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Top 7 Tips To Treat And Prevent Phantom Limb Pain

By Raymond Lee

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It is one of the most mysterious phenomena in medicine. Virtually every person who undergoes an amputation feels sensation that seems to come from the missing limb. It is disturbing at first, but patients tend to get used to it over time. The sensations usually go away completely within a year. Far more troublesome is phantom limb pain, which ranges in intensity from annoying to unbearable. As many as two-thirds of all amputation patients develop this condition, particularly if they were having severe pain in the limb prior to surgery. Phantom link pain takes many forms. People who have experienced it describe the pain as burning, cramping, stabbing, shooting, aching or throbbing. It cannot yet explain what causes phantom limp pain. Here are some tips that you can consider to adopt to ease your discomfort.

  1. Use Your Imagination

    A relaxation technique called imagery can help ease your discomfort. To begin, lie in bed or sit comfortably and close your eyes. Visualize an activity that you enjoyed before the amputation. For example, if you have lost part of a leg, envision yourself riding a bicycle while pedalling with both feet or sitting at the edge of a lake and dangling the missing foot in the water. If you have lost an arm, you might imagine yourself swimming or tossing a ball. Move the sound limb as if you were doing the activity, and visualize the motion of the missing limb.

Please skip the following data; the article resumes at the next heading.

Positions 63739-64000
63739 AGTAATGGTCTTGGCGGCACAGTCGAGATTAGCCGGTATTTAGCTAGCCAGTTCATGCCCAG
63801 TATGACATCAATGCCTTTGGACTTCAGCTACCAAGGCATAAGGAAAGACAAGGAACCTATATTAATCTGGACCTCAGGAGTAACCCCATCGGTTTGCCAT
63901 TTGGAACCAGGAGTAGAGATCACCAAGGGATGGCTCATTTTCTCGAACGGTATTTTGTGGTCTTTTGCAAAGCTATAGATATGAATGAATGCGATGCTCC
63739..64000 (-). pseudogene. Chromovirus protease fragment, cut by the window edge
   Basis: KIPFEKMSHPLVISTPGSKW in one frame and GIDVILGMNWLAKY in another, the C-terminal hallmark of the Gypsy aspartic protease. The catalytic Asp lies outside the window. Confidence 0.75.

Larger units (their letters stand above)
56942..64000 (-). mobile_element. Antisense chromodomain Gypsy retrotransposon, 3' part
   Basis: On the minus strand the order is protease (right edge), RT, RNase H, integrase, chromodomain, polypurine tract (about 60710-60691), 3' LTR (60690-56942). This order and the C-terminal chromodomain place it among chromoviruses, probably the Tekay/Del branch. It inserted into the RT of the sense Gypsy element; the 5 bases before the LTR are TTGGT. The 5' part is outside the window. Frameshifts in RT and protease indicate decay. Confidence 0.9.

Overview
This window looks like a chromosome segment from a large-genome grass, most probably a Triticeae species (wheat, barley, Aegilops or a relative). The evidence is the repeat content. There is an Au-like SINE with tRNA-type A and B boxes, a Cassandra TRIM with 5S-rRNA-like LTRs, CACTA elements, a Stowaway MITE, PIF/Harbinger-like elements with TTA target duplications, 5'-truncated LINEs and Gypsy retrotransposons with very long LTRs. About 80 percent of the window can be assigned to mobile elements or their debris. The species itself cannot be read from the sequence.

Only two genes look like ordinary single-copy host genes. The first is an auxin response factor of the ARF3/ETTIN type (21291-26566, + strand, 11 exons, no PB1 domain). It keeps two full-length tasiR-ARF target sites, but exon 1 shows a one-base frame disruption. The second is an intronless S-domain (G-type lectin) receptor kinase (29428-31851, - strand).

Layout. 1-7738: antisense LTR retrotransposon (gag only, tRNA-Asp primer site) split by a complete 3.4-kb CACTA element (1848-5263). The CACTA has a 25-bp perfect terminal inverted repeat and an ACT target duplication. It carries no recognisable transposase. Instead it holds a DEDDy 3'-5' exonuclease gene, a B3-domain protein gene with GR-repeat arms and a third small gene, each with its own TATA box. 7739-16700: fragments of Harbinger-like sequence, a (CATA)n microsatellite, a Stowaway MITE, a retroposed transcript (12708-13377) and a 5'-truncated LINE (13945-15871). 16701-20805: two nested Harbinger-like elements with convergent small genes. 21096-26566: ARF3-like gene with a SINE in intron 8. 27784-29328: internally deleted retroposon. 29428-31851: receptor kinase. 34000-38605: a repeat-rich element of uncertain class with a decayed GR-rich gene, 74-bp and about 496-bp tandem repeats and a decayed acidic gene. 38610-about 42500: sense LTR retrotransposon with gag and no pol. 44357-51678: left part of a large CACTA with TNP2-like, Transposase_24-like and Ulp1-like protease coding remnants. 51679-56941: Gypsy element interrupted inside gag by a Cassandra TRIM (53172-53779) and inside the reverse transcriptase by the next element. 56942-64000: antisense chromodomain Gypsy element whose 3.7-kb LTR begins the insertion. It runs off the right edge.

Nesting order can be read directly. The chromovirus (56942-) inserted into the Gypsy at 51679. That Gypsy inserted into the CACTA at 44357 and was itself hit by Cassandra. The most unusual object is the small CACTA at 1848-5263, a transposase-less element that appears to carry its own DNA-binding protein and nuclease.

2. Soothe With Massage

    Rubbing the end of the limb can help relieve the pain. It is recommended to adopt gentle massage for 5 to 10 minutes, twice a day. But do not be rough in the area of the surgical incision.

  3. Stay Comfortable

    Different situations can aggravate phantom limb pain. For example, your pain may get worse with exposure to cold. If that is the case, cover the limb and keep it warm. Other circumstances can cause increased discomfort as well. For example, letting the limb hang, going to the bathroom, even yawning. You need to figure out what bothers you so that you can avoid it.

  4. Consider A Prescription

    Certain prescription drugs normally used to treat other conditions can relieve phantom limb pain as well. Low doses of a tricyclic antidepressant often help. The muscle relaxant Baclofen and anti-convulsant drugs are also effective. Ask your doctor whether one of these may be rright for you.

  5. Keep It Under Wraps

    Many people feels better to have the limb contained, even at night. There are several ways to do this. You can wear a rigid cast that is designed to be pulled over the limb, a “stump sock” that provides compression, or an elastic bandage that is wound around the limb in a figure-eight pattern. Ask your physician or physical therapist to make a recommendation.

  6. Train It

    You may want to try rubbing the end of the limb with different fabrics so that it becomes accustomed to the sensations. Try bedsheets, towels, clothing, and other textures.

  7. Get Relief Over The Counter

    For mild pain, over-the-counter drugs such as ibuprofen, aspirin, and acetaminophen may help. Ask your doctor or pharmacist to recommend an appropriate product. If the medication does not work, or if your pain gets worse and you require a larger dose, let your doctor know.

Raymond Lee is one of the foremost experts in the health and fitness industry and is the Founder of Bodyfixes Group specializing in body health, muscle development and dieting. He is currently the author of the latest edition of "Neck Exercises and Workouts." Visit http://www.bodyfixes.com for more information.

Source: http://Top7Business.com/?expert=Raymond_Lee

Article Submitted On: November 27, 2007